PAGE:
Python Scripting [3F]: Layer Fractional Segments for NZ Rail Maps 6

Today’s little bit of fun and games has been to change the script so that it can read in a list file and process a list of source layers and produce the world and auxiliary files for them. Last night I discovered there was some additional aerial photos available for OtiraNorth area, for which I opened up the existing xcf project in Gimp that covered four existing areas with a total of 10 base tiles, I then added two more 0.4m base tiles rescaled to 0.1m, added the historical aerial photo, and as a result had six segments to export from the project. The result was a 17.3 GB Gimp file which it was able to handle OK with the extra swap space that it now has. If I can get a bigger swap disk for the computer then it should be able to handle very large files in future.
This means as there were three segments from each of two base tiles, I could put the parameters for the two base tiles into a file and save that, and then pass it to the script with a few modifications. These turned out to be rather more complex than I expected due to the different data types involved. 
Basically when you get arguments off the command line from sys.argv this is not a string containing arguments. It is a list of arguments. parse_args expects to be passed a list. But if you are reading from a file, with readlines, you get a list of strings, and when you loop through them, you have a string to pass in, which isn’t what parse_args expects. So you have to turn that into a list, which typically you’d do by calling the string’s split method.
So I have had to do some extra work to make sure parse_args is getting the list it expects to receive, because  otherwise it doesn’t work as expected.
Here is the first part of the script up to the point where it reads the world files, showing the extra code needed to handle the extra and different parsing:
# declarations
import argparse
import os
import shutil
import sys

rootPath = “/home/patrick/Sources/Segments/”

# set up command line argument parser
parser = argparse.ArgumentParser(prog=’segments’)
parser.add_argument(‘-l’, ‘–listfile’)
parser.add_argument(‘-b’, ‘–base’)
parser.add_argument(‘-r’, ‘–right’)
parser.add_argument(‘-d’, ‘–down’)
parser.add_argument(‘-c’, ‘–counter’, type=int, default=4)
parser.add_argument(‘-p’, ‘–pixelsize’, type=float, default=0.1)

# check first for list file and handle if found otherwise assume single line input
argList = sys.argv[1:]                              # drop the script name parameter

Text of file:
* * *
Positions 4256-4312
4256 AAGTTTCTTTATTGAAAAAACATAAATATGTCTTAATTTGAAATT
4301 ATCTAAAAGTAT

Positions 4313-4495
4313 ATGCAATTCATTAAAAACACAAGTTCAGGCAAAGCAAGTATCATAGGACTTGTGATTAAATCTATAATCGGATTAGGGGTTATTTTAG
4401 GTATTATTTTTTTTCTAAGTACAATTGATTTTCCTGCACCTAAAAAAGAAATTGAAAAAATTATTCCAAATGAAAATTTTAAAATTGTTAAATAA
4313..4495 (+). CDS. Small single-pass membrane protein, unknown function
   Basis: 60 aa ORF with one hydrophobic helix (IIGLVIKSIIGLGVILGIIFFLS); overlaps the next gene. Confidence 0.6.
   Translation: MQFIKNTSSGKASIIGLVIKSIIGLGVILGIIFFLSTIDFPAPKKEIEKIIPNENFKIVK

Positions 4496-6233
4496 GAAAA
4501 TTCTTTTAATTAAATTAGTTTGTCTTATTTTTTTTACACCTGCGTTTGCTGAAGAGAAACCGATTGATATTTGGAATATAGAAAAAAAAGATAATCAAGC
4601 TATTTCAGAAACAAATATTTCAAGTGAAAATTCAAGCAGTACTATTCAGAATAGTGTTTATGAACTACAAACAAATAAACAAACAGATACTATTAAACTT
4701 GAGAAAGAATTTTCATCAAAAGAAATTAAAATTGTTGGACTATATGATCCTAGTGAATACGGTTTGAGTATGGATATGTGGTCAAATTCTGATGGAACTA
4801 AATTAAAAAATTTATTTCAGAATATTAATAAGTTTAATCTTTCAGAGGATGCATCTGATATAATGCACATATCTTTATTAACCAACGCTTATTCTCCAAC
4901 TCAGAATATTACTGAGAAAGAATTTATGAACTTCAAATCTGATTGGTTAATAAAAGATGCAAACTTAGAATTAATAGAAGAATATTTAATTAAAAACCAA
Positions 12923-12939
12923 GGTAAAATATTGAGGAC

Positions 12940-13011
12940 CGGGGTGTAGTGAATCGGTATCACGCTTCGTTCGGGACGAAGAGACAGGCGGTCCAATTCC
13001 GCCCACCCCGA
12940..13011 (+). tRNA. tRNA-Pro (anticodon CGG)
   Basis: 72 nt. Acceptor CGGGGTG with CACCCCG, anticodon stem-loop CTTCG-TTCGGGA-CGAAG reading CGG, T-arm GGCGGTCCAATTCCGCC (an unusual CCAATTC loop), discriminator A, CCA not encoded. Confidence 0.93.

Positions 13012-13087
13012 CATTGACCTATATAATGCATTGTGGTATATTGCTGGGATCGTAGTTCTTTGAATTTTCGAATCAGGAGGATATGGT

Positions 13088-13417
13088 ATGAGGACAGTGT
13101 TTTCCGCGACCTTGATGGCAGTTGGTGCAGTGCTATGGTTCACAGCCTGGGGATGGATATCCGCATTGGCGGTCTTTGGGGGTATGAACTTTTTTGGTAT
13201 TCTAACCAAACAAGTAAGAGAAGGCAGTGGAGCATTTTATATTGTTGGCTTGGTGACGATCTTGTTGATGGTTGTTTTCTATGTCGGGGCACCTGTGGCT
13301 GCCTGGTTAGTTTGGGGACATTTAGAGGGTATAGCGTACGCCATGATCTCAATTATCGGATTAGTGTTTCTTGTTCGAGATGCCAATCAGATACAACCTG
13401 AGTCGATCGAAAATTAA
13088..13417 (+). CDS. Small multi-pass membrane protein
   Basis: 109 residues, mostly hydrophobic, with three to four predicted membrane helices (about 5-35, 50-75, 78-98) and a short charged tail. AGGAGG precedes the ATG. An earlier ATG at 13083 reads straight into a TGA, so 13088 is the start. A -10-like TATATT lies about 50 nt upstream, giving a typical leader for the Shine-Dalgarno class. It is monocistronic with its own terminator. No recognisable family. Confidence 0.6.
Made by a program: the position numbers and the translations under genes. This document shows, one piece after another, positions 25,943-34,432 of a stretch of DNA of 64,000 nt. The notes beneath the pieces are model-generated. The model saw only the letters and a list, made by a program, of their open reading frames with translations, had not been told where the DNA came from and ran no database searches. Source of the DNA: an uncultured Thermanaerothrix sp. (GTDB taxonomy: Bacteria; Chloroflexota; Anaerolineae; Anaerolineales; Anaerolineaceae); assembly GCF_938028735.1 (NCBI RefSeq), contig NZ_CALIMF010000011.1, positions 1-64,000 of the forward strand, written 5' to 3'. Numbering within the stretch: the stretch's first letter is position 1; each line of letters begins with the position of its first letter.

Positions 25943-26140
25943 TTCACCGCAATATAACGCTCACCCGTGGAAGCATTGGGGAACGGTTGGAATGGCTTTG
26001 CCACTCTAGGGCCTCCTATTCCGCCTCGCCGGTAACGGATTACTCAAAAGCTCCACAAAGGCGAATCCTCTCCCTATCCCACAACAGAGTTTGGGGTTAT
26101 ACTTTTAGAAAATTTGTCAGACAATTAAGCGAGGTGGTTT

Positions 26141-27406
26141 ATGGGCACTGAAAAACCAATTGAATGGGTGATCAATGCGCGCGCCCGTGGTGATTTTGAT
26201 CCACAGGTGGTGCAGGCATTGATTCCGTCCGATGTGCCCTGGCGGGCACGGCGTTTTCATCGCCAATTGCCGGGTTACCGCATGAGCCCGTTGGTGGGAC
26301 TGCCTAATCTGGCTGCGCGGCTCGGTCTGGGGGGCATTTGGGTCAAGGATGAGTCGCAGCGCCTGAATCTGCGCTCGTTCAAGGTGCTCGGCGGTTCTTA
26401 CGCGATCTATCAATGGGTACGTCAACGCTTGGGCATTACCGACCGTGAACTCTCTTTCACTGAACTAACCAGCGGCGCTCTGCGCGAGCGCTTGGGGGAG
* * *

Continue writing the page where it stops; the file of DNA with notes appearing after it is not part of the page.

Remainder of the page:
args = parser.parse_args(argList)
if args.listfile == None:                           # single line input from command line
    listData = [” “.join(argList)]
else:                                               # multi line input from file
    listDataFileName = rootPath + args.listfile
    listDataFile = open(listDataFileName, “r”)
    listData = listDataFile.readlines()

for listLine in listData:

    # parse arguments
    listLine = listLine.strip(“n”)
    listItems = listLine.split(” “)
    args = parser.parse_args(listItems)
    #save the parameters
    baseName = args.base
    rightName = args.right
    downName = args.down
    counter = args.counter
    pixelSize = args.pixelsize

The major differences in this script therefore are:
  • import sys is needed in order to use sys.argv which is the parameters typed on a command line.
  • parser.add_argument calls are different. -b -d and -r are no longer mandatory and we put a new one in which is -l for the listfile.
  • The next block is to parse the arguments to look for the list file parameter (-l). This time instead of using the default to parse_args which gets sys.argv itself, I have saved this into a string. We used sys.argv[1:] in order to drop the script name which is actually passed in as the first parameter; parse_args itself uses the same syntax to achieve the same thing.
  • If a list file name was passed in then we read the list file into a list of strings. Each string contains one set of parameters. Otherwise we create a list containing one set of parameters from the command line. This means we have to first turn the command line parameter list into a string, with spaces between each parameter, and then turn that string into a list, which in this case will only have one string in it.
  • We then enter a loop which loops through our list of parameter lines. We get each list item into a string.
    • The first thing is to strip any newline characters (which is what we get as part of the input when we use readlines() to read multiple lines from a file, there will be a newline at the end of each line).
    • Next is to split the string into a list whose items are the parameters themselves, using the split function with a space as input.
    • Then finally we can call parse_args with this list as input.

From there the rest of the script is the same as before.

So we have about 20 more lines of code to handle the differences, which include discovering if there is a list file specified, and reading it, and then handling the conversions needed between different data formats. 
So I tested both types of input and it has worked as expected.